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aftermarket tire psi question

218 Views 6 Replies 6 Participants Last post by  Uncle Douglas
Hi. I have an '83 110 that I run the wolf wheels on with LT255/85/R16 BFG KM2s on and for years, I've just put 50 psi in them all around. the Max is supposed to be 80.

However, is there an actual psi I should be running? What do you run? The truck is about 4000lbs for reference
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This gets in the weeds quickly, but run the truck empty and mark across the tire tread with a white tire crayon. Drive around the block and see how much crayon is missing. If it is not just edge to edge, you need less pressure, and if there is no crayon left, you need more pressure.

Not scientific but repeating this heavy and light will dial in your pressures for both scenarios.

I happen to run 50 in my tires as well, and that seems to work fine for me. I might increase pressure in the rears when heavy, however.
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Uh. Somewhere around 30-35. 50 is pretty high.
Find a scale. Weight each axle. Look at tire placard and adjust air pressure relative to actual load.

So say it is 3414 lb @ 80 psi. That is 1 psi for every 42.7 pounds.

I highly doubt your truck is 4000 pounds.
A vehicle's manual specifies tire pressure, front and rear, usually loaded and unloaded. This is where I run them, regardless of tire type, size etc. At the very least, it's where I would start before experimenting.
A Karmann Ghia is supposed to run 17 and 29. If you do like the typical tire store and fill them all to 32, see what happens the first time you charge a corner and turn in: Nothing - it keeps going straight.
Of course in low traction conditions with risk of getting stuck, cut psi up to half.
Most older Rovers run something like 29 and 40. I'd keep the factory front/rear ratio under most circumstances, although with a heavily loaded rear, e.g. when towing, add up to 5 to rears.
The max psi stenciled on the sidewall is, as a practical matter irrelevant, and certainly no guide for normal use.
Tires are the single most important variable when it comes to vehicle performance. Correct pres is what makes tires work.
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Here we are, in the weeds...

Tire pressure is a very important subject and should be more important to everyone since the root cause of the Ford "exploder" conspiracy was under-inflated tires, due to driver neglect.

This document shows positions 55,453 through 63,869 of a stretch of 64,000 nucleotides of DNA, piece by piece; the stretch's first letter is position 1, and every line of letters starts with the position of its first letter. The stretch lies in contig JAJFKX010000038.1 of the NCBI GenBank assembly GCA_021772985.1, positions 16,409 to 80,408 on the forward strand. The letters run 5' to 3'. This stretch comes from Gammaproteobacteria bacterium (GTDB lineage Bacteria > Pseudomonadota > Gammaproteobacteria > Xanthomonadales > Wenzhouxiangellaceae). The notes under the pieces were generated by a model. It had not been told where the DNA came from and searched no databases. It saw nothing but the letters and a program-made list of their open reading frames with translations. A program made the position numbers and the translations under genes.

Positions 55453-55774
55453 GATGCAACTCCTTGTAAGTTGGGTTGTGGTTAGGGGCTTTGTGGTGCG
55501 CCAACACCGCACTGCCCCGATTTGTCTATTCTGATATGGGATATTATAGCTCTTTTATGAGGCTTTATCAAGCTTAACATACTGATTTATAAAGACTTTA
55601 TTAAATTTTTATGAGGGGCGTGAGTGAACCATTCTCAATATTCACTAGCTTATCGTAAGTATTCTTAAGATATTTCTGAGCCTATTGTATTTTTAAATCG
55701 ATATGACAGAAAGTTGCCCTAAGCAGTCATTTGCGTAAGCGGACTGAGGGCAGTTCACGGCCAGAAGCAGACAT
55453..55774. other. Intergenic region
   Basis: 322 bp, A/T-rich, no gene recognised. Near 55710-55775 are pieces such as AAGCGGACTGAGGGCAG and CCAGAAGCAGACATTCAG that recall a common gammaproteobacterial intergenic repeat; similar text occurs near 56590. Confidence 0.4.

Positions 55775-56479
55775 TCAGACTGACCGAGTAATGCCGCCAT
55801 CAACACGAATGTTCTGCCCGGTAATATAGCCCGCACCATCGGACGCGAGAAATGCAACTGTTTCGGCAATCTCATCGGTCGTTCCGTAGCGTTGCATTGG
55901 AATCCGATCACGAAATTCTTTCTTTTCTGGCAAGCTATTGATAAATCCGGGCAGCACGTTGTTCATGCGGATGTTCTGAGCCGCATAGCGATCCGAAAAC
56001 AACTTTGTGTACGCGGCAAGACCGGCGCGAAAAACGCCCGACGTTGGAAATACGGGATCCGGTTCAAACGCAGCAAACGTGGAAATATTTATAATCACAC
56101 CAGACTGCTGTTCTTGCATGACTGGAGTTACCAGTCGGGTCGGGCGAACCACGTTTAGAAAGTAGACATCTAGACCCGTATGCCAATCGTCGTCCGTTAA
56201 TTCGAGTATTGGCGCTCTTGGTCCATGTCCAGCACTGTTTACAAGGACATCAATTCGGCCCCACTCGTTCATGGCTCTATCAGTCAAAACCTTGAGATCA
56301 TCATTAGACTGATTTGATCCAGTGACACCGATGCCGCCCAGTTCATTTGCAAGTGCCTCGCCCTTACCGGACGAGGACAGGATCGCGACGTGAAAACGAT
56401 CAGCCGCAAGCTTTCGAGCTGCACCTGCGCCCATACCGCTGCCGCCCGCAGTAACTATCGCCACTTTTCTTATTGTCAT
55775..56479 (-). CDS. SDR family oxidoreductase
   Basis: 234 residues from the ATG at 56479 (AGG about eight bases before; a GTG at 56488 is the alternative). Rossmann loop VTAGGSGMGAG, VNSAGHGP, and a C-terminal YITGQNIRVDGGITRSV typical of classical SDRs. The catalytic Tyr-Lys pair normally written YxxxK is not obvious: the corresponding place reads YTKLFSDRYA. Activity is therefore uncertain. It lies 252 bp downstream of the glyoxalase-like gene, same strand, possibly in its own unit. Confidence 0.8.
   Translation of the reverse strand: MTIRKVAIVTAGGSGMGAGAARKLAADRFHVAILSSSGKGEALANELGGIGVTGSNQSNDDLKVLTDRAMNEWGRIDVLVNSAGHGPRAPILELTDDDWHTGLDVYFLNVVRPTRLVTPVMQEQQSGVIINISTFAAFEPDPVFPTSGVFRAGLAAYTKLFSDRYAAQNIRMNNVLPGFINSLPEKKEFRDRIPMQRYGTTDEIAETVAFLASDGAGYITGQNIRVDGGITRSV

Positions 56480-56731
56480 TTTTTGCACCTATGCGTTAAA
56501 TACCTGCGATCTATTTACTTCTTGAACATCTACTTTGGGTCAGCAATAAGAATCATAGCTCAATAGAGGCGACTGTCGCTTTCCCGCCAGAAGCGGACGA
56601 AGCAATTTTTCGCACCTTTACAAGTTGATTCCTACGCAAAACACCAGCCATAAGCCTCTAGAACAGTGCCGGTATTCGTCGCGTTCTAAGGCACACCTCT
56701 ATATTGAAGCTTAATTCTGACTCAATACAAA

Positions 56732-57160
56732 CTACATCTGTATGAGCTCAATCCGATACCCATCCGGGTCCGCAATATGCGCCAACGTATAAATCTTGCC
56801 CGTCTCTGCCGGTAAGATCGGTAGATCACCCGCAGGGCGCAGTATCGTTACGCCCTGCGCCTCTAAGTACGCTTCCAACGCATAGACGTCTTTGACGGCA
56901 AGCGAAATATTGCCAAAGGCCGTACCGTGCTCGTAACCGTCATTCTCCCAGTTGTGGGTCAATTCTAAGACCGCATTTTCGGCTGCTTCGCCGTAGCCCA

Now, the suggested pressures are based on the OEM tire size and load range, for a vehicle loaded (or not) in a specific way (often just driver and a full tank of fuel- check the manual for specifics). If you are serious about your vehicle and doing longer trips loaded up with "stuff", you owe it to yourself (and more so anyone riding in your vehicle) to understand how load capacity is controlled by tire pressure, assuming the load does not exceed the maximum for the tire. Visit a local truck stop and you can easily get front, rear, and both axle weights in about five minutes.

One person in Africa ran mud terrains, but low load range "street" tires, v "light truck" tires. He had both spring and tire issues- at maximum pressure they looked to be aired down for rock crawling.

So, dig in, educate yourself, and relax knowing that once it's dialed in you have one less thing to worry about on your expedition.

And my truck is over 6000 pounds "heavy".
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As above depends on tire construction, weight load, & use. Typically 10psi softer in front than rear for best handling. I have run everything from Avon RangeMasters and Michelin XZL’s to Super Swampers on defenders. On 90’s typically 28 front 38-40 rear have handled best.
110’s where more weight is possible -I’ve had military trucks where tire pressure for the XZL’s was stenciled on the flares 38 frt 47rear. If running a tire with a soft sidewall like a BFG 30-32 frt & 38-40 rr.

A truck on over inflated tires will tend corner poorly and wander on the highway @ higher speeds.
When I say corner poorly I don’t mean body roll, I mean the tires don’t hold the pavement and tend to drift.

The tire crayon or chalk method is the only way to get it perfect for your individual vehicle.
If you are wearing the centers out of your tires you are over inflated. If you have cupping on your outer tread blocks you are under inflated.
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